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Fig. 1. SEM and TEM images of (a) and (b) cobalt [email protected], (c) and (d) cobalt [email protected]@PDVB, (e) and (f) [email protected]@carbon and (g) and (h) HCSE-Co3 O4 . The inset in (f) is the SAED pattern of HSE-Co.

void volume to accommodate the volume change of cobalt oxide but also could effectively prevent the SEI forming on the surface of Co3 O4 nanoparticles and the aggregation of Co3 O4 nanoparticles during charging and discharging processes. One thus expects highly reversible capacity, excellent cycle performance and high safety of the HCSE-Co3 O4 composite as anode materials for lithium ion batteries.

2. Experimental 2.1. Synthesis The overall fabrication procedure of HCSE-Co3 O4 is shown in Scheme 1. The overall synthetic procedure of HCSE-Co3 O4 composite mainly includes four steps. In briefly, cobalt [email protected]

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Scheme 1. Schematic illustration of the fabrication of HCSE-Co3 O4 .

0 spheres were firstly fabricated via the hydrolysis of tetraethylsiloxane (TEOS) on the surface of cobalt alkoxide, which was synthesized by cobalt acetate reaction with ethylene glycol in the presence of poly(vinyl pyrrolidone) (PVP), the details can be seen elsewhere [27]. The weight ratio between TEOS and cobalt alkoxide was fixed to 40:1. And then 3-(methacryloxy) propyltrimethoxysilanemodified cobalt [email protected] spheres were used as the seeds to prepare cobalt [email protected]@poly (divinylbenzene) (PDVB) spheres by dispersion polymerization of divinylbenzene (DVB) in an ethanol solution. The resultant sample was subsequently pyrolyzed at 700 ◦ C for 2 h under Ar atmosphere, further thermally treated at 400 ◦ C for 4 h in air. 2 M NaOH solution was finally used to remove the silica, thus yielding the monodisperse HCSE-Co3 O4 . 2.2. Characterization The morphology, microstructure and composition of the samples were investigated by scanning electron microscopy (SEM, LEO 1530) and transmission electron microscopy (TEM, Philips EM 420) and X-ray diffraction (XRD) measurements. Electrochemical experiments were carried out by using standard R2032 type coin cells. The working electrodes were prepared by mixing the HCSE-Co3 O4 or bare Co3 O4 , carbon black and poly(vinyl difluoride) (PVDF) at a weight ratio of 80:10:10 and pasted on pure Cu foil. Pure lithium foil (Aldrich) was used as the counter electrode. The electrolyte consisted of a solution of 1 M LiPF6 in ethylene carbonate (EC)/dimethyl carbonate (DMC) (1:1 by volume) obtained from Ube Industries Ltd. The cells were assembled in an argon-filled glove box. Galvanostatical discharge–charge experiments were tested at different current densities in the voltage range of 0.01–3.00 V. Cyclic voltammetry measurements were carried out on an electrochemical workstation (Model 2273, Princeton Applied Research, USA) at a scanning rate of 0.1 mV s−1 .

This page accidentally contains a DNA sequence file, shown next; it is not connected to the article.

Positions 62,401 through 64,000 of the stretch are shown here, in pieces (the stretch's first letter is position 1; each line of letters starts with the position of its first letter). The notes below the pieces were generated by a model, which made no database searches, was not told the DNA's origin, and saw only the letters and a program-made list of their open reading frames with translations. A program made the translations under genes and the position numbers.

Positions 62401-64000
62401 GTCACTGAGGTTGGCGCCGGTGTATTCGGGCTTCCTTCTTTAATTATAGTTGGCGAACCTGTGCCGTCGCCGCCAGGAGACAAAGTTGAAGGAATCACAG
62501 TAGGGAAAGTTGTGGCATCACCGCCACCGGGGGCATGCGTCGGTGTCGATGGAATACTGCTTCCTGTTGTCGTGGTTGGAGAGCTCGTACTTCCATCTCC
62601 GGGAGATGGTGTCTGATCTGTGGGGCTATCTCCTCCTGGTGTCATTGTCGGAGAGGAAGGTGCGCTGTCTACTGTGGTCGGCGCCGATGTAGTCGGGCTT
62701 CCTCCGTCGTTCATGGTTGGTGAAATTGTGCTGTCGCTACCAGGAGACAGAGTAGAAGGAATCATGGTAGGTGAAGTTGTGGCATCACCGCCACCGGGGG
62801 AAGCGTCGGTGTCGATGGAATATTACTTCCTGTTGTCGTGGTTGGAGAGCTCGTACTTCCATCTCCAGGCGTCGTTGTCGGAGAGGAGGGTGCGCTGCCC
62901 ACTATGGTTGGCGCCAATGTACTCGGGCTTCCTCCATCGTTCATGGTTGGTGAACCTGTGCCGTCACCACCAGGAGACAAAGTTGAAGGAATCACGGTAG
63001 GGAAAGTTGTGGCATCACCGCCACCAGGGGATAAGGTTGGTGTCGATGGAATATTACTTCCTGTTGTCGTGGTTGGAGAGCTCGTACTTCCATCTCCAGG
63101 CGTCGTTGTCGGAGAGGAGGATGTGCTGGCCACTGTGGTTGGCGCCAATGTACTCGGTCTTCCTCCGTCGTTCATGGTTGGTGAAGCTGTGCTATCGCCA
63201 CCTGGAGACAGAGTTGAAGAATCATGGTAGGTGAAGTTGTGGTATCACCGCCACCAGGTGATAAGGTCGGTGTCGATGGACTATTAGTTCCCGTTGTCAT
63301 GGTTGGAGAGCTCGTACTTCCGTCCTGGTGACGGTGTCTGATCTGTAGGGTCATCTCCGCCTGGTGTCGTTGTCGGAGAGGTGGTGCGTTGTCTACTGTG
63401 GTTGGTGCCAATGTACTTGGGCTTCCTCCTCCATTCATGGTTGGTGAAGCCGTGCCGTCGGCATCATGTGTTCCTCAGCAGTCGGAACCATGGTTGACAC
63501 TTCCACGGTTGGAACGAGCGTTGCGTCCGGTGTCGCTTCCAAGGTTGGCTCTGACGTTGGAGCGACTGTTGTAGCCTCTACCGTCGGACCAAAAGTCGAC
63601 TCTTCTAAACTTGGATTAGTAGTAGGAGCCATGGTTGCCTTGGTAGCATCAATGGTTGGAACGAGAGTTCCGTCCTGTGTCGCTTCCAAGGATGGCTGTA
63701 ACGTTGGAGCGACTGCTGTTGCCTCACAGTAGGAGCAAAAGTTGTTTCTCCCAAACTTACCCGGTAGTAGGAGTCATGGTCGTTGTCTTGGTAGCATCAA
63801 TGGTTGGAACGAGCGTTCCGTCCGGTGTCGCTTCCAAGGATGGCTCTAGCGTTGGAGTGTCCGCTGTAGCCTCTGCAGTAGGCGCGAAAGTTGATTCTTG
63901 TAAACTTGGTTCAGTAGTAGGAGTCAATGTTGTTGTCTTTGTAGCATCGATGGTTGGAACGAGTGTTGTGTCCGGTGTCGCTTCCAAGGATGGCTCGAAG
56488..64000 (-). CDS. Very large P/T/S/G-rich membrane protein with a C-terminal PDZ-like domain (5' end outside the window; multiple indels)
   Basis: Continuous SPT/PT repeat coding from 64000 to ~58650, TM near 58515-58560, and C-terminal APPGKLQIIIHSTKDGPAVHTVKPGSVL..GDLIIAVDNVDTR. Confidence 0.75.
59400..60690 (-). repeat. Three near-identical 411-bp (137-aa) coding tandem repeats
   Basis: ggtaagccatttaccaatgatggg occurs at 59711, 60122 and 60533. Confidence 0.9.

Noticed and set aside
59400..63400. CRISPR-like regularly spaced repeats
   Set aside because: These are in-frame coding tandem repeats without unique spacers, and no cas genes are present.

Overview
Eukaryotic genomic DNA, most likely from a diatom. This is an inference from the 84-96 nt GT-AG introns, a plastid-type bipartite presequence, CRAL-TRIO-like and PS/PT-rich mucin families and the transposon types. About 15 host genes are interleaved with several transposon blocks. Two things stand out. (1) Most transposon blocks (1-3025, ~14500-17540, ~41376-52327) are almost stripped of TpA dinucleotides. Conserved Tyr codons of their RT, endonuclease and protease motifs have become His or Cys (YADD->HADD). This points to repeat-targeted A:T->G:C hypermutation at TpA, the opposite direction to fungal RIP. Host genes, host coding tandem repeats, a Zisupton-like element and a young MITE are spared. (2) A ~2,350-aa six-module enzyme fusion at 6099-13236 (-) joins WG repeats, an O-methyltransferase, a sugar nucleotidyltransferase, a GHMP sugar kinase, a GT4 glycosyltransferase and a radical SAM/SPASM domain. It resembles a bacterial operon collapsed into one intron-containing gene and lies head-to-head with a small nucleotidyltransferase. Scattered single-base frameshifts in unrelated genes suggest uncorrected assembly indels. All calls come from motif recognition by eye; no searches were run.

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Two-theta (degree) Fig. 2. XRD patterns of HCSE-Co3 O4 and HSE-Co.

interestingly found that morphology of the obtained sample (HSECo) has significantly changed from uniform bulk sphere into hollow spherical shell embedded with many nanoparticles. These shells have an average diameter of 350 nm and a thickness of 75 nm. The nanoparticles in the shells have diameters from 40 to 70 nm (Fig. 1(e) and (f)), whose selected area diffraction (SAED) pattern presents obvious spot rings, corresponding to the lattice spacings of metallic cobalt, which should be resulted from the decomposition of cobalt alkoxide [28]. Fig. 1(g) and (h) shows the representative SEM and TEM images of the sample obtained after oxidation in air and removal of the silica shell between cobalt oxide and carbon by a NaOH solution. It can be clearly seen that these monodisperse hollow carbon spheres exhibit uniform size and thin shell. Combined the SEM image of an occasionally broken sphere (inset in Fig. 1(g)) with the TEM image of integral sphere shown in Fig. 1(h), it is well known that these Co3 O4 nanoparticles (as confirmed by XRD analysis described below) are encapsulated into the hollow carbon spheres. Moreover, it is very facile to adjust the void volume in hollow carbon spheres and the ratio between Co3 O4 and carbon by tuning the thicknesses of the silica and PDVB shells during fabrication. The XRD patterns of HCSE-Co3 O4 and HSE-Co are compared in Fig. 2. It is disclosed that the obtained HSE-Co product is a mixture of Co and carbon. The broad hump at 22.3◦ corresponds to the diffraction of amorphous carbon, and the other three peaks at 44.2, 51.5 and 75.9◦ are indexed to face-centered cubic (fcc) Co [29], well